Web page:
Magazine article National Defense

Industry Suggests Improvements for Exports

Magazine article National Defense

Industry Suggests Improvements for Exports

Article excerpt

The Bush administration is conducting a comprehensive review of defense trade export policy. The White House initiated the review--commonly known as NSPD-19-in an effort to identify changes needed to protect the country's national-security and foreign-policy interests.

Today's defense trade policies and regulations do not reflect current realities-first, the current cooperation and collaboration required for the U.S. defense industry to supply best value for U.S. programs and, second, the growing effect of the globalization of the defense market. Previous reviews have not resulted in the wholesale revision of the export regime that was once anticipated.

The U.S. Departments of Commerce, Defense and State, along with other federal agencies, have been tasked with conducting the review. Industry has provided comments to several defense-related agencies, via industrial working groups hosted by organizations such as NDIA and the Defense Trade Advisory Group. DTAG was created by the State Department to provide an industry viewpoint on defense trade-related policies.

Earlier this year, the Center for Strategic and International Studies hosted a discussion panel with members of industry, DTAG and the Defense Trade Security Agency on NSPD-19. At this meeting, William Schneider, chairman of the DTAG, presented industry recommendations. Among the key points:

Although the statutory basis for arms transfers are appropriate and legitimate instruments of foreign policy, these policy objectives need to be supported and restated with clarity. Arms transfers, defense industrial cooperation and foreign direct investment in the U.S. defense market support the goals of alliance solidarity and military interoperability.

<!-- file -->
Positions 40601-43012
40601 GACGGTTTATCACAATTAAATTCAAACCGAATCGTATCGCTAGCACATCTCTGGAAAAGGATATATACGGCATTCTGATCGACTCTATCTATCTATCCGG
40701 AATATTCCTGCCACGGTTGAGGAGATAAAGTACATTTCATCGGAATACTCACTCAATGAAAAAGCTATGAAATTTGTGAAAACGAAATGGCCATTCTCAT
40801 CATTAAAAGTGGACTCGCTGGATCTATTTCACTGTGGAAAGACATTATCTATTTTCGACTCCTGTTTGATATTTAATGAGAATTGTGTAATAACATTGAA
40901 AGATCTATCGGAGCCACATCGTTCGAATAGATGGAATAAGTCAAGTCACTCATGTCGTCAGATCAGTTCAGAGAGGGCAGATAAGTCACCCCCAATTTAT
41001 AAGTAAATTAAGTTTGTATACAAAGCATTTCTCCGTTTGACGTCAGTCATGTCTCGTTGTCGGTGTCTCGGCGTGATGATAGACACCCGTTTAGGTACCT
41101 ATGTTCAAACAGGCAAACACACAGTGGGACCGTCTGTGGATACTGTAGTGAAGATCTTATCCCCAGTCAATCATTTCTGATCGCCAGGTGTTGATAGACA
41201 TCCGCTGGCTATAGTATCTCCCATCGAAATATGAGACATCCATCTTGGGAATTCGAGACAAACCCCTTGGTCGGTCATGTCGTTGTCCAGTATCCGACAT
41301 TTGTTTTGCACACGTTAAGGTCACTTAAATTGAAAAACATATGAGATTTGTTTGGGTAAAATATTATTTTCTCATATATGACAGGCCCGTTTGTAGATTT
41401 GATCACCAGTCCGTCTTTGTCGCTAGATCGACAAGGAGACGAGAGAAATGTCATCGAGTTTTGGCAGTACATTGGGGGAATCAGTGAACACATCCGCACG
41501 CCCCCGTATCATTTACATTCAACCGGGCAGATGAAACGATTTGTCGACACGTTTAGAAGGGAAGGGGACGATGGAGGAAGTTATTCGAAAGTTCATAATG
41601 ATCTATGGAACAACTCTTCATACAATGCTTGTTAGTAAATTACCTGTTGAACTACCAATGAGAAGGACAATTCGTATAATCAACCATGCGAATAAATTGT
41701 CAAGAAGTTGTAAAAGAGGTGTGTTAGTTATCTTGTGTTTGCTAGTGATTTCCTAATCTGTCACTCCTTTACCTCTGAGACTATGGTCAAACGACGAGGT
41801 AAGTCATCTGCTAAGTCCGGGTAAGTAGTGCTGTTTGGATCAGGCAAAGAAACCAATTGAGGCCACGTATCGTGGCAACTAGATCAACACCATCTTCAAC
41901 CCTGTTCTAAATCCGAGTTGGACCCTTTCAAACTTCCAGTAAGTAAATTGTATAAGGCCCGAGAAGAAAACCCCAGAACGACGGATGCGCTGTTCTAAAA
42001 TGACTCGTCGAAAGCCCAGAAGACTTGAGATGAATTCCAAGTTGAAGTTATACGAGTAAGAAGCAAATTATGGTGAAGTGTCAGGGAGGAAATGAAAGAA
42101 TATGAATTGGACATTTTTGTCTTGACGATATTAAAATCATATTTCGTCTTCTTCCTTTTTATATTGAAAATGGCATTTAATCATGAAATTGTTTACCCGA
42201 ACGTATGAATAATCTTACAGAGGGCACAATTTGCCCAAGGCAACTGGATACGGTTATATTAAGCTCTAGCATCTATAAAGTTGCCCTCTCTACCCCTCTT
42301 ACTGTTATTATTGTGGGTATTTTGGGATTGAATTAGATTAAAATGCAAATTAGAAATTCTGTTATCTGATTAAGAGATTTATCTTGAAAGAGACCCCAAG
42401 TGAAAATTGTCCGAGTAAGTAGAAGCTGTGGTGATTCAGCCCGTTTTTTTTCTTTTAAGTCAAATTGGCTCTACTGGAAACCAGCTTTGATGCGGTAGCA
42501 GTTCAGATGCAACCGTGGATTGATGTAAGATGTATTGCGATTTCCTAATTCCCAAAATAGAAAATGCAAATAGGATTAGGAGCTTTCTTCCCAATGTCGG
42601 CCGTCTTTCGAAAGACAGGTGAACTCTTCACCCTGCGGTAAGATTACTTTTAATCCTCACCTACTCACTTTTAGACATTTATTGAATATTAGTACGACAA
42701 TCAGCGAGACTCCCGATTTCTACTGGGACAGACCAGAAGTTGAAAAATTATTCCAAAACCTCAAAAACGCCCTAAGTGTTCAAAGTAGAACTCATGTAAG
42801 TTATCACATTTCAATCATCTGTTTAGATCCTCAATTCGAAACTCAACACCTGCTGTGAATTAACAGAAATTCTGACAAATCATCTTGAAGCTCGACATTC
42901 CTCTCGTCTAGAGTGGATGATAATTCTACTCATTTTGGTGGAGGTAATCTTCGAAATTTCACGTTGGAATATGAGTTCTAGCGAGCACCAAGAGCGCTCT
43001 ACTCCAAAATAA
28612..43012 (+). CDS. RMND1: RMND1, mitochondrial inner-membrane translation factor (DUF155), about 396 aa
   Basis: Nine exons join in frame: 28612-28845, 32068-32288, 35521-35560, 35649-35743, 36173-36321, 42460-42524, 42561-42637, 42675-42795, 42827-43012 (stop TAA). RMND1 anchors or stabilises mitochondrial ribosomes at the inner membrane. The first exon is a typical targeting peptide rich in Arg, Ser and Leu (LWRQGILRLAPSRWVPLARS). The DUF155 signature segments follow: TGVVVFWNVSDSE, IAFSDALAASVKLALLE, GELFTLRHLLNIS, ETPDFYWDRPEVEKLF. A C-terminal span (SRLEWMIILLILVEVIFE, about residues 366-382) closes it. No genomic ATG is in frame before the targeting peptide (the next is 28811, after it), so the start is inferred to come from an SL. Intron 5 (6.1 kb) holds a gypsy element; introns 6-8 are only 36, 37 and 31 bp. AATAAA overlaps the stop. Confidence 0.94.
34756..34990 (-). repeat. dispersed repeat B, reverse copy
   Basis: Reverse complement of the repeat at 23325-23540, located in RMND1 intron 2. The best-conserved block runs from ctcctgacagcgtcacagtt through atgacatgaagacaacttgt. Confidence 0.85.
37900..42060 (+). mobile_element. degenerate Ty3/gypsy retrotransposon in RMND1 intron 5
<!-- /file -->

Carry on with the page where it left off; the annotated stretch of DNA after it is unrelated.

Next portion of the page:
The globalization of the scientific and industrial base reinforces the need to expedite the development of an alliance-wide industrial base. Such a base will help both to reduce excess capacity and to focus the alliance defense industrial base upon the economic concepts of comparative advantage and specialization of labor. This will enable it to be a far more efficient instrument for creating defense capabilities and a diminished source of transatlantic friction.

Existing U.S. policy should be revised to permit U.S. government entities to use appropriated funds to advocate arms transfers. Arms transfer advocacy should not discriminate between foreign military sales and direct commercial transactions.

The security assistance program needs to be reformed to make it a more flexible instrument able to deploy appropriated funds effectively to serve U.S. foreign policy interests. The Defense Export Loan Guarantee (DELG) program is a $15 billion loan-guarantee program that can effectively parallel the aims of the security assistance program by providing a source of funds to finance defense exports that does not depend upon appropriated funds.

The nature of the globalized defense sector has enabling technology frequently developed offshore as well by a high-tech internationally mobile labor force. Moreover, the evolution of Europe's institutions reflects a migration away from exclusively national regulation.

The defense industry is likely to develop a global presence and a need to move products between company operating units in the United States and subsidiary organizations abroad. Therefore, the definition of a "U.S. person" from a defense trade regulatory perspective (including dual-citizens) is an area that needs to be addressed.

The definition of "deemed exports," definitions of citizenship and the manner in which dual-citizens, permanent residents and foreign nationals are treated for export control purposes also must be addressed. …

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